Port Authority eyeing Atlantic City airport

September 21, 2012 6:18:18 AM PDT
The Port Authority of New York and New Jersey is considering taking over operation of Atlantic City International Airport to help reduce air traffic congestion at New York-area airports, officials said Thursday.

The agency announced Thursday that it has authorized $3 million for a feasibility study that will look at financial, legal and environmental issues.

The Port Authority operates the New York area's three major airports - Newark, JFK and LaGuardia - in addition to Teterboro Airport in northern New Jersey and Stewart Airport in Newburgh, N.Y.

Newark, JFK and LaGuardia annually handle more than 100 million passengers. Delays at any of the three often have a ripple effect on air travel throughout the United States.

Legislation in 2007 in both New York and New Jersey empowered the Port Authority to establish one additional air terminal in each state. The Port Authority acquired an interest in Stewart Airport in 2007.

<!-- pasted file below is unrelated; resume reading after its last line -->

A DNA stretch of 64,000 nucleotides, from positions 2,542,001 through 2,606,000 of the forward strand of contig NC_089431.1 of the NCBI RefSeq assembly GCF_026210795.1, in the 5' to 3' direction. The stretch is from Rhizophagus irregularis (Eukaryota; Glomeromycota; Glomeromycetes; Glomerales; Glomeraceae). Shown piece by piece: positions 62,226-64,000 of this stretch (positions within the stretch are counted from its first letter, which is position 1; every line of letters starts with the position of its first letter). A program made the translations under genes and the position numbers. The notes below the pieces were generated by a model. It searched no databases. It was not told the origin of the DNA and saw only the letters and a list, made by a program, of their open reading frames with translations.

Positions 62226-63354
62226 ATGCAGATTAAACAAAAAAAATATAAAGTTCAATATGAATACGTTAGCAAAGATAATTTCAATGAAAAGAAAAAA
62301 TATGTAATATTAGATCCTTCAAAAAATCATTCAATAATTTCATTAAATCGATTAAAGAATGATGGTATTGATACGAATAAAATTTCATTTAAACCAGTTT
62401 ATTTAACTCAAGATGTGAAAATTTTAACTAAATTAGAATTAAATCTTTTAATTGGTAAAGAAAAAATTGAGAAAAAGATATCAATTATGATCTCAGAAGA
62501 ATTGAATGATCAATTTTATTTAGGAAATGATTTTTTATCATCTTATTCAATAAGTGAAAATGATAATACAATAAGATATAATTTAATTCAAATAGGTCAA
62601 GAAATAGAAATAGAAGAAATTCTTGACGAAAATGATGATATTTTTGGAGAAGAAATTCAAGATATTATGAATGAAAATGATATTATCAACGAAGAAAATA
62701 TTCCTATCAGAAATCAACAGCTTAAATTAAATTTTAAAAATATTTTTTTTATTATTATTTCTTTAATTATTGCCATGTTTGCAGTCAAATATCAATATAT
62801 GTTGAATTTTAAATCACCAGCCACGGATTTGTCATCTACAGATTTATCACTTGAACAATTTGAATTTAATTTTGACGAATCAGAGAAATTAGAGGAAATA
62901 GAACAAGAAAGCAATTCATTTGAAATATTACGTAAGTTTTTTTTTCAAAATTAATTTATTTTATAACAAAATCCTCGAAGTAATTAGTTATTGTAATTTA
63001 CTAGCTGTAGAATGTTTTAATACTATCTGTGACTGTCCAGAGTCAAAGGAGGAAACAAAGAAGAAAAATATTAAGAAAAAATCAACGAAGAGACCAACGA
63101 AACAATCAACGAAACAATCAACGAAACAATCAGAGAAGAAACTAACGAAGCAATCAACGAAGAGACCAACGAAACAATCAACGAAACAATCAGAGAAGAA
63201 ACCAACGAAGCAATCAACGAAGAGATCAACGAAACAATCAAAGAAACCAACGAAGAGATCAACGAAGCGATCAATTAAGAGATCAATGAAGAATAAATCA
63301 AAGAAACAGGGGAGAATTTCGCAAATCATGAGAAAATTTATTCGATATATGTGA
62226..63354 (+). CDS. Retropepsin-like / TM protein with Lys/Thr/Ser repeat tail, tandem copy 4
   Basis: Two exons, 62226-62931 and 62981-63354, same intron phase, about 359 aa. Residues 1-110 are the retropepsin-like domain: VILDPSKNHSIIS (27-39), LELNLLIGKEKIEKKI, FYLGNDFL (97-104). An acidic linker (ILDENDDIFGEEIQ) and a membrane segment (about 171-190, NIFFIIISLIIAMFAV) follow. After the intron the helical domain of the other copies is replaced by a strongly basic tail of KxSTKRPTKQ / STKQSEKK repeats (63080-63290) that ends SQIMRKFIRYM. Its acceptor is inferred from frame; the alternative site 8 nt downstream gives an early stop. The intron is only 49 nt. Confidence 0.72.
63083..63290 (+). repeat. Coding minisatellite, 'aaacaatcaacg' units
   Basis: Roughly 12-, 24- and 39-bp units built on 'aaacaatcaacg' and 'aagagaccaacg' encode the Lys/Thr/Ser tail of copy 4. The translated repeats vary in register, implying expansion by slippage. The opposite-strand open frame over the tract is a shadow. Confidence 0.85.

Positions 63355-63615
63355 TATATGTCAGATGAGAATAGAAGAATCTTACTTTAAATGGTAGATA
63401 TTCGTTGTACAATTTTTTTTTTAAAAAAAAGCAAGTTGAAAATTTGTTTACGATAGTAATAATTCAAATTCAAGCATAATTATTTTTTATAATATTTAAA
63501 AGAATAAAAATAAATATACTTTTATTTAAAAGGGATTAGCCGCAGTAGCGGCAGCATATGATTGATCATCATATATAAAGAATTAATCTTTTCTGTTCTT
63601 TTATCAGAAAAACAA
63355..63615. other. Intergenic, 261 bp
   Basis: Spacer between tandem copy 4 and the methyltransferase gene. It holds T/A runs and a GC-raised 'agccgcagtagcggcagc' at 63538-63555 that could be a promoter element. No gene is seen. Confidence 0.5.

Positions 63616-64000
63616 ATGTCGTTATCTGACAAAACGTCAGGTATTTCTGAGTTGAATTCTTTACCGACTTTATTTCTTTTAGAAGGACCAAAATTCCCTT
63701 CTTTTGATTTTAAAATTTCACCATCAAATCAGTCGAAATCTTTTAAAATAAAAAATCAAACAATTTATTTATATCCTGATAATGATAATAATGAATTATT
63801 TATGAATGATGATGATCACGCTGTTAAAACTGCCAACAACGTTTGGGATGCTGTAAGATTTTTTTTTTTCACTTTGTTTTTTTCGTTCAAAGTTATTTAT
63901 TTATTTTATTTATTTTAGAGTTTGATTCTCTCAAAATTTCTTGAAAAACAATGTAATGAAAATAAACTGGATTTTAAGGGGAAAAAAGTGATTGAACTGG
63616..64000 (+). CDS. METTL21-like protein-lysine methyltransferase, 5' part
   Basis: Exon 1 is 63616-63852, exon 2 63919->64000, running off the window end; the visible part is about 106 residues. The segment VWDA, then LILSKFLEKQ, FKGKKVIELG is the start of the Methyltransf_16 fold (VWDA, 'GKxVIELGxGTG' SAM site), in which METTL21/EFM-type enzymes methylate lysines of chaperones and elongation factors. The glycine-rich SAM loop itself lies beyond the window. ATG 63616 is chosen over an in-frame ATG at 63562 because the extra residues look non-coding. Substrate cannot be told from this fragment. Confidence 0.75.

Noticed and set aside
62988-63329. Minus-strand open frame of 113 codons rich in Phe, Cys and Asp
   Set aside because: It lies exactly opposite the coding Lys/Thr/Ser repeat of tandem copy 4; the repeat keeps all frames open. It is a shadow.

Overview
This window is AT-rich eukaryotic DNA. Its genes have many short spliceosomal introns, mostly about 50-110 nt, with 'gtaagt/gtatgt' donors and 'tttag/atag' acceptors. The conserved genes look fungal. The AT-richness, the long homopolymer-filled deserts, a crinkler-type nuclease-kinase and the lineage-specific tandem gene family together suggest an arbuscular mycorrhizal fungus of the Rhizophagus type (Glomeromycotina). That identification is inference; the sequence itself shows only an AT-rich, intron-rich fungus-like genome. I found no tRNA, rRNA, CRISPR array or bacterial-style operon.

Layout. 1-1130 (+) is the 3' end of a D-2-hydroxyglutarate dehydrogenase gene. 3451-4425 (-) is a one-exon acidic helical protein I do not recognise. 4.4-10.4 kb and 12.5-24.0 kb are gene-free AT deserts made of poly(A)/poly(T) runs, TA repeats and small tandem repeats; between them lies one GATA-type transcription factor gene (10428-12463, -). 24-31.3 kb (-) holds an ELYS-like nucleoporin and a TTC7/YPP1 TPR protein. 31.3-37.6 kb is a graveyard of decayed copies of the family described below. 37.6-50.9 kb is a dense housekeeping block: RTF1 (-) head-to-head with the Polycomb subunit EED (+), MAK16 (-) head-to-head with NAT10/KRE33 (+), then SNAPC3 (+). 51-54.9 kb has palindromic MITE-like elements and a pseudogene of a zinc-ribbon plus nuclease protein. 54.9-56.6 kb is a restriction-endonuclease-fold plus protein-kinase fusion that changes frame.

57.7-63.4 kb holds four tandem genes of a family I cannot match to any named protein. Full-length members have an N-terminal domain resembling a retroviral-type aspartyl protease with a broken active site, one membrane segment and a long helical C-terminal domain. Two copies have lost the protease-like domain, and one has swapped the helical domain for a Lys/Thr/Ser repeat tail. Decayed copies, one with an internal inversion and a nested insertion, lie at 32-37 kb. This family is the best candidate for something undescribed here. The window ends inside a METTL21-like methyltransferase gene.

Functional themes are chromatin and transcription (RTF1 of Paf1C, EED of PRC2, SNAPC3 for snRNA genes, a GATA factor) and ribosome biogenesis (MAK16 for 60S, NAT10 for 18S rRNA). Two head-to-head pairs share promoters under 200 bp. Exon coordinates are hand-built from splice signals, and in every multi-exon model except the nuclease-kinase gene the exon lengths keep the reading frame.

Atlantic City's airport is operated by the South Jersey Transportation Authority. A spokesman for the authority declined to comment on the Port Authority's plans Thursday.

"Right now the airport is serving a great many passengers from central New Jersey, not to mention southern New Jersey and Atlantic City," Port Authority chairman David Samson said. "It could relieve pressure at Newark, and it could be an independent generator of income for us, through passenger and air cargo. It's potentially a very valuable asset."

Samson said there is no set timeline for when the study would be completed.

The Port Authority also announced Thursday that it approved a study that will examine the possibility of extending the PATH rail line to Newark Liberty Airport. Currently the line ends at Newark Penn Station and passengers switch to NJ Transit trains to reach the airport.

Residents of Manhattan make up about 15 percent of air passengers at Newark, the Port Authority said. Residents of New York's other four boroughs and other parts of New York make up another 9 percent.

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